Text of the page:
Aerodynamic Characteristics of Scissor-Wing Geometries
A scissor-wing configuration, consisting of two independently sweeping-wing surfaces, is compared with an equivalent fixed-wing geometry baseline over a wide Mach number range. The scissor-wing configuration is shown to have a higher total lift-to-drag ratio than the baseline in the subsonic region primarily due to the slightly higher aspect ratio of the unswept scissor wing. In the transonic region, the scissor wing is shown to have a higher lift-to-drag ratio than the baseline for values of lift coefficient > 0.35. It is also shown that, through the use of wing decalage, the lift of the two independent scissor wings can be equalized. In the supersonic regime, the zero lift wave drag of the scissor wing at maximum sweep is shown to be 50 and 28% less than the zero lift wave drag of the baseline at Mach numbers 1.5 and 3.0, respectively. In addition, a pivot-wing configuration is introduced and compared with the scissor wing. The pivot-wing configuration is shown to have a slightly higher total lift-to-drag ratio than the scissor wing in the supersonic region due to the decreased zero lift wave drag of the pivot-wing configuration.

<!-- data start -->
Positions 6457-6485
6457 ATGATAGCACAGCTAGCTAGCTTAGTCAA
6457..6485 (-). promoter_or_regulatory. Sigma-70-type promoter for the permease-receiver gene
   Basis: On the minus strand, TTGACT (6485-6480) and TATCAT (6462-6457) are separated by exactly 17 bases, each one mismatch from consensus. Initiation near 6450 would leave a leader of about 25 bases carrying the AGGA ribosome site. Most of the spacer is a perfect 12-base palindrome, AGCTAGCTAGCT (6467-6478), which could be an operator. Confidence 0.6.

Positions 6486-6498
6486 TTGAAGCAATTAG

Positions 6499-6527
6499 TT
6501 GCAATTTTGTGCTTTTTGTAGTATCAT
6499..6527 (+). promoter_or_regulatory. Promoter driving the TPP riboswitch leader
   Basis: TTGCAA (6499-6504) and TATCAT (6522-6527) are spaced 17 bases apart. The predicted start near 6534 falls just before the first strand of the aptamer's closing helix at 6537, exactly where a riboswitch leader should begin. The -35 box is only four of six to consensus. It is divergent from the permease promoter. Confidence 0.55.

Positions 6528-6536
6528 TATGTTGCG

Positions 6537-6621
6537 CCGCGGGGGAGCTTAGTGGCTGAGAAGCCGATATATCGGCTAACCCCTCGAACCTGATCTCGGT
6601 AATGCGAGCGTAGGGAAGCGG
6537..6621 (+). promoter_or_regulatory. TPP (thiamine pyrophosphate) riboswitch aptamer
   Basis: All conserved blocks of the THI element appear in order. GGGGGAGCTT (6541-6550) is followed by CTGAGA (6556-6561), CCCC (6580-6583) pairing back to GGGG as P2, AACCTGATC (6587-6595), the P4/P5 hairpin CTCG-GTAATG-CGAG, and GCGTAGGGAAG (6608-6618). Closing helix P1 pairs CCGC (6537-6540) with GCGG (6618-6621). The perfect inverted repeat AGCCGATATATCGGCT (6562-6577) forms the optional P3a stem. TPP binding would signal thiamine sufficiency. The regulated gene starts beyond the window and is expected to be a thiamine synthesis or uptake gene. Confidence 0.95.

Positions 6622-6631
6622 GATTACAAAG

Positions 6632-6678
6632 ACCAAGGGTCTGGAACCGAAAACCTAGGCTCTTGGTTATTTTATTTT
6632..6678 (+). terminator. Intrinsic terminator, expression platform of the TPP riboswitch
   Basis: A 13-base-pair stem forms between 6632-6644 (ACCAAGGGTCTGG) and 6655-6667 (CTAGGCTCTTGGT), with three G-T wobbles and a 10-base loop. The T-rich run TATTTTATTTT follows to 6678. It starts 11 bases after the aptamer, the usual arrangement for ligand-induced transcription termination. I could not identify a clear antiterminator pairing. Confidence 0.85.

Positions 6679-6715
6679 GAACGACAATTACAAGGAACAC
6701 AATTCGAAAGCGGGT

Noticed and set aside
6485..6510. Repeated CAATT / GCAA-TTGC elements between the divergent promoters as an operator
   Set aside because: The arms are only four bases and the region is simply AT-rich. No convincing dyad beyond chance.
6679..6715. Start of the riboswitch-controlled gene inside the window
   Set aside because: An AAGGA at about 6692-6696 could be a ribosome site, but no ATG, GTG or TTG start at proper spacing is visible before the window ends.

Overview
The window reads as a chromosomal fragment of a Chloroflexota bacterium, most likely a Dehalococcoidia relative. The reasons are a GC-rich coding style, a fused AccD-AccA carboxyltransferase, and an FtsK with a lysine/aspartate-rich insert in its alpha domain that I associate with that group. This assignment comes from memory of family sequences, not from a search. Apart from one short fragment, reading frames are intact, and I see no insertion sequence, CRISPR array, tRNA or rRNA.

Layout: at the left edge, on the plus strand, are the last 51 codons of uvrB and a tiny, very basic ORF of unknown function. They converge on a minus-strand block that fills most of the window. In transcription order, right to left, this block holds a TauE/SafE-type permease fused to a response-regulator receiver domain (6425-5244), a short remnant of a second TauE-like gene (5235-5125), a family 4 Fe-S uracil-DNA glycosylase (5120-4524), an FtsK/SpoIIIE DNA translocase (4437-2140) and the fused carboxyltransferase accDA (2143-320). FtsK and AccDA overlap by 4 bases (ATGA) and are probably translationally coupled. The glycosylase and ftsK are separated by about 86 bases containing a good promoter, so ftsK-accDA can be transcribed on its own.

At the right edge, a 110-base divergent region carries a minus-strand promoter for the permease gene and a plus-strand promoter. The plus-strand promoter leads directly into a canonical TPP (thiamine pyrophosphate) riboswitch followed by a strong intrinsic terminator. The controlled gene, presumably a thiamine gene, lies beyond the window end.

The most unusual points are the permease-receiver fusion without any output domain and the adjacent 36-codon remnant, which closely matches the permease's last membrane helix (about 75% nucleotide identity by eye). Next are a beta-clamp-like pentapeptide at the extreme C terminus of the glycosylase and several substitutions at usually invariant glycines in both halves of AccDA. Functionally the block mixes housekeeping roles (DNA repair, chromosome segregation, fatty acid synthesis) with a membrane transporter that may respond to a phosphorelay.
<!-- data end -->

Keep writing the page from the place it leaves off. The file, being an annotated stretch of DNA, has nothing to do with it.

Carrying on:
C. S. Housh et al., "Aerodynamic Characteristics of Scissor-Wing Geometries," Journal of Aircraft, American Institute of Aeronautics and Astronautics (AIAA), Jan 1991.
The definitive version is available at https://doi.org/10.2514/3.46017
Mechanical and Aerospace Engineering
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© 1991 American Institute of Aeronautics and Astronautics (AIAA), All rights reserved.